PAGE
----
Let's assume we have a planar domain whose boundary can be described with a polynomial curve (like Bezier curves). Now assume that you want to produce a discretization of the boundary, i.e. you want to produce a polygon by sampling the polynomial defining the boundary of the domain. How can I produce a boundary that incurs in a error lower than some user provided tolerance? A measure of the error could be something like.

$$ \sum_{\text{sides}}\int_0^1 ||\operatorname{line}(x_j,x_{j+1},t) - \partial\Omega_j(t)||^2 dt $$

That is, the square error of the polygon (whose sides are straight lines from vertex $x_i$ to $x_{i+1}$) with respect to the polynomial domain whose sides are represented by the parametrization $\partial\Omega_j(t)$. Each side is parametrized in the interval $t \in [0,1)$.

I am trying to improve the shape2polygon function of the GNU/Octave package geometry.

EDIT: The idea is to produce a polygonal representation of the original domain with the given error, with as few vertices as possible.



  • I have implemented an GNU/Octave non-recursive version of the Ramer-Douglas-Peucker algorithm to simplify polylines and polygons. simplifypolyline.m and simplifypolygon.m.
  • I have implemented an GNU/Octave non-recursive version of the algorithm in L. H. de Figueiredo (1993). "Adaptive Sampling of Parametric Curves". Graphic Gems III. This function performs adaptive sampling of a parametrized planar curve. curve2polyline.m. The extension to polynomial domains will be in shape2polygon.m.
  • $\begingroup$ Hi JuanPi. Let me see if I understand your question correctly. Are you asking how to sample the points on the boundary of the domain to produce a minimal eror in your defined norm? If so, have you tried sampling a large number of equispaced points along $\partial\Omega_j(t)$? $\endgroup$ – Paul Apr 11 '12 at 15:35
  • $\begingroup$ Expanding on Paul's question, it does seem like you can simply keep sampling your curve until you reach your tolerance. Are you looking to minimize the number of sides used to obtain the tolerance? $\endgroup$ – James Custer Apr 11 '12 at 15:42
  • $\begingroup$ Thank you for your interest! I am changing the question cause indeed is it confusing. The question is how to convert from the polynomial representation to a polygonal representation (i.e. polynomials of order 1) and doing it preserving the shape, or as I wrote with given error. The question is really how to sample the sides intelligently (maybe based on curvature?). Of course uniform sampling could be done, but produces a polygon with too many edges and vertices; and to reproduce a curve with high curvature one needs many points increasing the sampling all over the boudary. $\endgroup$ – JuanPi Apr 12 '12 at 11:05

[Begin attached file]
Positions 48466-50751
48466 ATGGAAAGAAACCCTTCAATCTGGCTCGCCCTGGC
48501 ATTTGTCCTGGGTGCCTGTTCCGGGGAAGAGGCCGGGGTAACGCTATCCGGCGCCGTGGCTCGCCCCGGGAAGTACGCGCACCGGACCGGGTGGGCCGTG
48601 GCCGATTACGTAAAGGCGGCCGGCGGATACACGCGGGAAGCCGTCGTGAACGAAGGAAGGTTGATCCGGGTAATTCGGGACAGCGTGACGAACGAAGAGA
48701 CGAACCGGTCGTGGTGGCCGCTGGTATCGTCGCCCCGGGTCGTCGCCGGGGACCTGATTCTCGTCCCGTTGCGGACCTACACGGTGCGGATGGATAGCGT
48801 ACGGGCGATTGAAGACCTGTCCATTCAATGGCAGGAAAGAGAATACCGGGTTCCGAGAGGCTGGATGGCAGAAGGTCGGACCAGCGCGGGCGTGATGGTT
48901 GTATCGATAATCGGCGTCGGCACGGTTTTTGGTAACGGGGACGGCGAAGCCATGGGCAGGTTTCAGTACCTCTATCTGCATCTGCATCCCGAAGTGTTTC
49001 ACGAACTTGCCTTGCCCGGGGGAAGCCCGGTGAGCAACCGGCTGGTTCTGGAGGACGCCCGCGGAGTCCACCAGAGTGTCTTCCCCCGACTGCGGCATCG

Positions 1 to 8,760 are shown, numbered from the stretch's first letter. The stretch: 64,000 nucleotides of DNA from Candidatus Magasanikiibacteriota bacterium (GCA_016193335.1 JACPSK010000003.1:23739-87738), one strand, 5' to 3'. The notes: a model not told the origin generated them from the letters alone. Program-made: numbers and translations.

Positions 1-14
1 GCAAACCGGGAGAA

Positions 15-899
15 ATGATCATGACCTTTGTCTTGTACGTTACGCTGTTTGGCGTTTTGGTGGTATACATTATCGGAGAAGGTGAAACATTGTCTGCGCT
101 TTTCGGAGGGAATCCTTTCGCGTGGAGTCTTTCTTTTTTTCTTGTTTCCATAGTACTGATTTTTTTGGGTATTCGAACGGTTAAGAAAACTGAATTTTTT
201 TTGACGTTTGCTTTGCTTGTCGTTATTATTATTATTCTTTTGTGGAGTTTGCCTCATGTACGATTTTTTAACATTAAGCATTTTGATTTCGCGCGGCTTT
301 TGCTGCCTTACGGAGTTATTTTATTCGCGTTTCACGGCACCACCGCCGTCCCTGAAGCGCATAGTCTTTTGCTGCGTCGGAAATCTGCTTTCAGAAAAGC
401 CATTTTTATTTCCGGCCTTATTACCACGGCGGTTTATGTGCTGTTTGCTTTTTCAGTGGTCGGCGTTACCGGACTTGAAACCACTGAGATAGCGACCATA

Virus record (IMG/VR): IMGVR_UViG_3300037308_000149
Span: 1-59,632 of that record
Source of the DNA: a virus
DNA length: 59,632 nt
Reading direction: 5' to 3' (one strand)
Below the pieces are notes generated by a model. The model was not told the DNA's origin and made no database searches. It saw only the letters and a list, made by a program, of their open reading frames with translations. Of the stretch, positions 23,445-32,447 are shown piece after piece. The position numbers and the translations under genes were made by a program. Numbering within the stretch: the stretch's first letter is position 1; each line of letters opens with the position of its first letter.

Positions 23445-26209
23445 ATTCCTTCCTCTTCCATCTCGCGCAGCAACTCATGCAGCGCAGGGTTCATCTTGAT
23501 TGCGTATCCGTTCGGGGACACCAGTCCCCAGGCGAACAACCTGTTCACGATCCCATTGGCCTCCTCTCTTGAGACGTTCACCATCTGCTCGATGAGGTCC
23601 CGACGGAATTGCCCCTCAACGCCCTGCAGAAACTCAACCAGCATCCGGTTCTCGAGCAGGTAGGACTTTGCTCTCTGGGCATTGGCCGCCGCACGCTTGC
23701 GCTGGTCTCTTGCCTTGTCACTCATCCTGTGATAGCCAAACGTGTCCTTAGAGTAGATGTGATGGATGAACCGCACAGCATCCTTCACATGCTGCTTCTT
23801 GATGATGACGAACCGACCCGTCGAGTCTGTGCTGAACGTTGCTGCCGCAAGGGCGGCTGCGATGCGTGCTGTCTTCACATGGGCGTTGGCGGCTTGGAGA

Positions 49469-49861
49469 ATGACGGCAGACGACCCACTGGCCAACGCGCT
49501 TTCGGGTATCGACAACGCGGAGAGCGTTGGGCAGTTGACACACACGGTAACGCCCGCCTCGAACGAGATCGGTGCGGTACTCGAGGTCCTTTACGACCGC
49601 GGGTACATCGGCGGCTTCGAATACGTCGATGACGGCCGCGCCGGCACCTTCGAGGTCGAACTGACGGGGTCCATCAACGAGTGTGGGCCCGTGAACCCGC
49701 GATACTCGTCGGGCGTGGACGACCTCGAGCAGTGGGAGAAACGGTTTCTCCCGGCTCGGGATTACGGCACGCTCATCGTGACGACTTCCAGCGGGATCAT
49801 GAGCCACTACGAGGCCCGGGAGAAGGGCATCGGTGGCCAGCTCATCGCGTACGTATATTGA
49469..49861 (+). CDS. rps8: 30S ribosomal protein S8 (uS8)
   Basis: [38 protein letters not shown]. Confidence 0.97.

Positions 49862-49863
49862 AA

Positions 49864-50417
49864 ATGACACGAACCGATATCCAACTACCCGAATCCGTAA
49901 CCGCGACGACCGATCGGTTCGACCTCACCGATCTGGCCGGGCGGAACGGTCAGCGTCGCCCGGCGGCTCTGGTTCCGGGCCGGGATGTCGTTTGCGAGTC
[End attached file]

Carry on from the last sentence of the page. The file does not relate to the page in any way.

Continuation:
You want to perform an adaptive sampling of the boundary curve.

For Bézier curves, use the de Casteljau algorithm recursively until the control points are approximately collinear. See for instance Adaptive Subdivision of Bezier Curves from the Anti-Grain Geometry project.

For general curves, see for instance Adaptive sampling of parametric curves, in Graphics Gems V, 1995.

  • $\begingroup$ Thank you very much! I checked the ps you provide and there is no 1995 paper there. The closest is Curve tesselation criteria through sampling. Graphic Gems III 1992. Is that the one you meant? I am reading the website you provide. Very interesting. Thanks. $\endgroup$ – JuanPi Apr 12 '12 at 15:10
  • $\begingroup$ @JuanPi, also here: ariel.chronotext.org/dd/defigueiredo93adaptive.pdf $\endgroup$ – lhf Apr 12 '12 at 18:11
  • $\begingroup$ Thank you, I found it. Very useful. I implemented something similar, since recursions are painfully slow in Octave. $\endgroup$ – JuanPi Apr 13 '12 at 7:30

The problem of simplifying a polygon is well-studied. The Douglas-Peucker algorithm is among the most popular methods. It can be implemented to run in time O(n log n). See the Wikipedia article on this algorithm.

  • $\begingroup$ I don't think this is what he is looking for given the wording of the question (although the simplifypolygon function name does confuse things a bit). The Douglas-Peucker algorithm starts with a curve composed of line segments. $\endgroup$ – James Custer Apr 12 '12 at 2:19
  • $\begingroup$ Thank you for this pointer. Is not directly related to the question but is related to the simplifypoligon function. I am sorry for creating the confusion, but I am very happy you provided this pointer. Thanks $\endgroup$ – JuanPi Apr 12 '12 at 11:10

The question to me is simply whether you want to have the minimal number of vertices, or whether you're just interested in a small number of vertices.

I'd use the obvious, greedy adaptation algorithm: you start with a small number of vertices and get a poor boundary approximation. Let's say you have $N$ segments in this step. Then for each segment $i,i=1\ldots N$ of your polygonal approximation, you compute the error $e_i$ of this one segment, and if $e_i>\frac{tol}{N}$ then you insert a new vertex along the boundary and split the segment into two. Iterate this until all segments have an error less than $\frac{tol}{N}$ and you have a boundary approximation with an overall error equal to or less than $tol$.

  • $\begingroup$ Hi Wolfgang Bangereth, thanks. That is exactly what the algorithm from Figueiredo is doing. $\endgroup$ – JuanPi Apr 14 '12 at 8:06

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